Source: Baha'i World News Service, GENEVA
Like many young people the world over, Shohreh Rowhani grew up with high hopes of a good university education. But now she has run up against a system which - while promising opportunity on the surface - is cruelly designed to block her and other young Iranians from ever getting a degree.
Shohreh Rowhani from Nowshahr, Iran, ranked among the top 1% of candidates in her university entrance exam. But she has been barred from higher education for being a Baha'i. Here her story is reported on a Persian-language human rights website
Ms. Rowhani is a Baha'i, and her experience is made all the more unjust by the fact that she is among Iran's most gifted students; she ranked 151 in the country after passing the national university exam in her chosen field of languages. In other words, her result put her among the top 1% of candidates who took the exam.
Buoyed by her impressive grades, Ms. Rowhani - who comes from the northern Iranian city of Nowshahr - began the online process of selecting her courses. But when the results of those applications were listed, she discovered that her submission had been rejected as an "incomplete file."
It is a phrase well known to young Baha'is. For several years now, the term has appeared frequently as one among several ruses crafted to prevent them from actually matriculating even if they pass the national university exams.
Undeterred, Ms. Rowhani courageously went to the regional office that oversees the examination process and asked officials to explain what was wrong.
"They told me that this has happened because you are a Baha'i," she reported in a letter recently sent to several human rights organizations.
"Since you are a Baha'i you do not have the right to enter university," she was told.
She decided to take her case to the next level, managing to get a meeting with the head of the admissions department.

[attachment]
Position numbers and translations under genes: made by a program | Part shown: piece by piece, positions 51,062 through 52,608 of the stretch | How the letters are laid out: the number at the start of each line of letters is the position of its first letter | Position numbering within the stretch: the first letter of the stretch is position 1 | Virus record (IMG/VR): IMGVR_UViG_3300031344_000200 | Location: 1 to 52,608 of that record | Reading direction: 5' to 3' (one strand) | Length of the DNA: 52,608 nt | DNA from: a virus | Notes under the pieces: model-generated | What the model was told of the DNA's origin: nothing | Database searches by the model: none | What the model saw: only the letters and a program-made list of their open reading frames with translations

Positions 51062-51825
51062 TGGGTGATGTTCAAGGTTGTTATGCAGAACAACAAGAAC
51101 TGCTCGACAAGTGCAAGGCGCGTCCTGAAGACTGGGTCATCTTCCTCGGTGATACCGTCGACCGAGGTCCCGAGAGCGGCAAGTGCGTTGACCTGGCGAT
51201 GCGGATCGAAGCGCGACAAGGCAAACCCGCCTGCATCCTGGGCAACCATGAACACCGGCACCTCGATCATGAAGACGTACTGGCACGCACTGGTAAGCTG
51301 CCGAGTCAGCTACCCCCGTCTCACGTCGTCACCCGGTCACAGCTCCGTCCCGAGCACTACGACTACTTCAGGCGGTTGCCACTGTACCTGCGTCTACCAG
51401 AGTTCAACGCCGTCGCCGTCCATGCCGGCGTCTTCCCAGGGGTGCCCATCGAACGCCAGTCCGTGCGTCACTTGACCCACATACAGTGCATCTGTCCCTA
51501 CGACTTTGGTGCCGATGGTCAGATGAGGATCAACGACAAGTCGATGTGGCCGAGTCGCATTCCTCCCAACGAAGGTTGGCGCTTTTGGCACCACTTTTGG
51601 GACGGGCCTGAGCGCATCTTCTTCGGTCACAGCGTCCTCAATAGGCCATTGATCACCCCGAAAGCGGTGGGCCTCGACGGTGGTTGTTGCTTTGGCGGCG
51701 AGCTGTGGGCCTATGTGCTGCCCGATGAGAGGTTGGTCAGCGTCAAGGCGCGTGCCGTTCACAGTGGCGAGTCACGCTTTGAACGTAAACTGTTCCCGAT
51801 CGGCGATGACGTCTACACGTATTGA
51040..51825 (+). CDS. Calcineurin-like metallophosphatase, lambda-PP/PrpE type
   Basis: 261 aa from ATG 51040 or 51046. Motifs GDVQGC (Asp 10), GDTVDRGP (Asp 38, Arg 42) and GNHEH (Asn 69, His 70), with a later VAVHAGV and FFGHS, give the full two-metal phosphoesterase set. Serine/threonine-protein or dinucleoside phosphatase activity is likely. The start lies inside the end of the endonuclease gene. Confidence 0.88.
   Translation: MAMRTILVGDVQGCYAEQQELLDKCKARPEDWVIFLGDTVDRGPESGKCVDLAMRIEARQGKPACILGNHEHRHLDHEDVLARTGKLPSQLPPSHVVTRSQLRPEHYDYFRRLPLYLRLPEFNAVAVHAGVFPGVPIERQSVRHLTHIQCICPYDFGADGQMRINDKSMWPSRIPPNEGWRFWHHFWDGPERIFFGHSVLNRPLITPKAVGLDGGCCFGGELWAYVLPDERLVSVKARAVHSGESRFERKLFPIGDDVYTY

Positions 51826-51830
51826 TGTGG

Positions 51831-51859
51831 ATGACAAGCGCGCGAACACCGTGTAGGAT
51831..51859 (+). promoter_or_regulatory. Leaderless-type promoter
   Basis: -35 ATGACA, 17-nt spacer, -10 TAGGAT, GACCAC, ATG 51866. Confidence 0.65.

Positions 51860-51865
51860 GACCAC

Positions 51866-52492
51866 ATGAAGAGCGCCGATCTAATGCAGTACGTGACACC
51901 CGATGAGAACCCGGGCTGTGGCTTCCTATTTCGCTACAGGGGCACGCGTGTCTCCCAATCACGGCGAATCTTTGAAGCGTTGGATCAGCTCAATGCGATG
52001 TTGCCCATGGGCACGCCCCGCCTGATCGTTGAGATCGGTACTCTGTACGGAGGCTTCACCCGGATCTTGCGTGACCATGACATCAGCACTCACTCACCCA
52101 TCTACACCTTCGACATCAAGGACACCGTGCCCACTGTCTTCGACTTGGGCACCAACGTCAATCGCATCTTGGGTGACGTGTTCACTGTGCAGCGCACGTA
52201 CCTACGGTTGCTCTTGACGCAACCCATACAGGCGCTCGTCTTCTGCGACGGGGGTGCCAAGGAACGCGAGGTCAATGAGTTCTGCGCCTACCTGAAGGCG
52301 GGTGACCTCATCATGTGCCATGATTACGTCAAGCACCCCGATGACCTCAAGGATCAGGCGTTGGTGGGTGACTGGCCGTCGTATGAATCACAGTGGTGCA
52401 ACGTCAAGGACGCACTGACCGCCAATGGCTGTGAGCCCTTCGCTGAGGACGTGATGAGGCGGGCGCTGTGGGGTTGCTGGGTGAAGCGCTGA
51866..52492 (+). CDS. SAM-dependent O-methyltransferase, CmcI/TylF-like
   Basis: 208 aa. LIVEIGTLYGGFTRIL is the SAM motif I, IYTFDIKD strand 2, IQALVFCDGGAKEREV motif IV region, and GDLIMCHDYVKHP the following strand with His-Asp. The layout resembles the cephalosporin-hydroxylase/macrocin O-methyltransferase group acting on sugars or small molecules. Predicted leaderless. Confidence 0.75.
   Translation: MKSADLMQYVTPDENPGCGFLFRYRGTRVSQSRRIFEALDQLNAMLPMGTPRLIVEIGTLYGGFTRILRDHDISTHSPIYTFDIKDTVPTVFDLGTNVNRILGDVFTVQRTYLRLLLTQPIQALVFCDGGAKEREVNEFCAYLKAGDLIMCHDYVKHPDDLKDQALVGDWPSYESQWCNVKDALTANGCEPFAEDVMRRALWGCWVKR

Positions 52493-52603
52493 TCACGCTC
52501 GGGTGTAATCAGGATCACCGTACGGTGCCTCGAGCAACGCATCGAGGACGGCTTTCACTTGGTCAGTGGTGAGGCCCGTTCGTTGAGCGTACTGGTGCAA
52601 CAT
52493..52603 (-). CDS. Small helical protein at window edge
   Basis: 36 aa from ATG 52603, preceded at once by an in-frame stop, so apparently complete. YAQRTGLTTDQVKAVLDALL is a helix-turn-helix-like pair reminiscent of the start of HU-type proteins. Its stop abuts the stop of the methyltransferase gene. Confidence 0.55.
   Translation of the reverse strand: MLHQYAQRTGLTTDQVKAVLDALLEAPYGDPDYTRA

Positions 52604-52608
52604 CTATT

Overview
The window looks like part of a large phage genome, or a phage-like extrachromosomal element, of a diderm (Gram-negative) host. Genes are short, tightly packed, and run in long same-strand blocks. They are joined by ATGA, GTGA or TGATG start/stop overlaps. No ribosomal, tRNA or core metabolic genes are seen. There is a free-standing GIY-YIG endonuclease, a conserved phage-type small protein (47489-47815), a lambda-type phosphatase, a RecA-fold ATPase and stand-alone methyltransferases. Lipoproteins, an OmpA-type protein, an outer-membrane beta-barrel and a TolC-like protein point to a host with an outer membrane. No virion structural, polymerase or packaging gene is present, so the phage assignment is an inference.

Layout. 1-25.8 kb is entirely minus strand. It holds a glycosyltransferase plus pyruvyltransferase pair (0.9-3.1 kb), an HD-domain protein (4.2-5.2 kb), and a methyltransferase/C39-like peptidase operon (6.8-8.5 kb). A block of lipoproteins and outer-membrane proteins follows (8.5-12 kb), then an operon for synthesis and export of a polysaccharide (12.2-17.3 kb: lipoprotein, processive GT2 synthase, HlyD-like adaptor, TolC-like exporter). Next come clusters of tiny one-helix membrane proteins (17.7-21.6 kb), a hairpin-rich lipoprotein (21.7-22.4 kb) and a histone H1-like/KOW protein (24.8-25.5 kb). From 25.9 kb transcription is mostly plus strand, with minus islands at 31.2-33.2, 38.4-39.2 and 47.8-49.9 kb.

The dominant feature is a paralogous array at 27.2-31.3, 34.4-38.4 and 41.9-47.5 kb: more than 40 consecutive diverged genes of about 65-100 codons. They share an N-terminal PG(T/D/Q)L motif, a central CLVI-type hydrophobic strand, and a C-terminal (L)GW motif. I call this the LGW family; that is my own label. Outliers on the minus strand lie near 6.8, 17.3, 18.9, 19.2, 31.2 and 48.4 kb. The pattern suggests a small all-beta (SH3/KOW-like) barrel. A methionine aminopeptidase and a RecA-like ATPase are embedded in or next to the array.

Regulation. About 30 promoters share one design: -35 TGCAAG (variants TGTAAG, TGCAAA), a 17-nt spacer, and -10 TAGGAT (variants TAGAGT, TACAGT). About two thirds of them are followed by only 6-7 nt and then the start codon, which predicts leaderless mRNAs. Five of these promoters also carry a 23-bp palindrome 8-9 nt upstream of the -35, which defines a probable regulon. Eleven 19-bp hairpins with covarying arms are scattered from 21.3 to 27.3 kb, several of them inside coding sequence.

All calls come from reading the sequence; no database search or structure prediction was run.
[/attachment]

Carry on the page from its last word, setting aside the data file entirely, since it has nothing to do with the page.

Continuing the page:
When confronted, this official simply "expressed his regret for this matter and told me that there is nothing he can do," said Ms. Rowhani. "He said there is no way out of this and even if you enter university you would be expelled after three or four terms."
She asked him if the results would have been different if she had said she was a Muslim.
"He said it makes no difference, as they know you," she wrote. "'The ministry of intelligence has identified your family and all of the Baha'is already.'"
"They told me that I will not get any result, no matter who I might refer to," she said.
The experience of Shohreh Rowhani is also a familiar story for thousands of Baha'is in Iran who are barred from higher education on religious grounds.
Even for the fortunate ones who might be offered a place, expulsion often follows during the course of their studies. In recent months, two students at the Isfahan University of Technology were prevented from registering for the next term, also for having "incomplete documents;" a Baha'i studying English literature was thrown out of the University of Kerman; a biomedical engineering student at the University of Sahand was dismissed; and a physics student at the University of Mazandaran was expelled after completing eight semesters on the honor roll and gaining admission to a Master's program.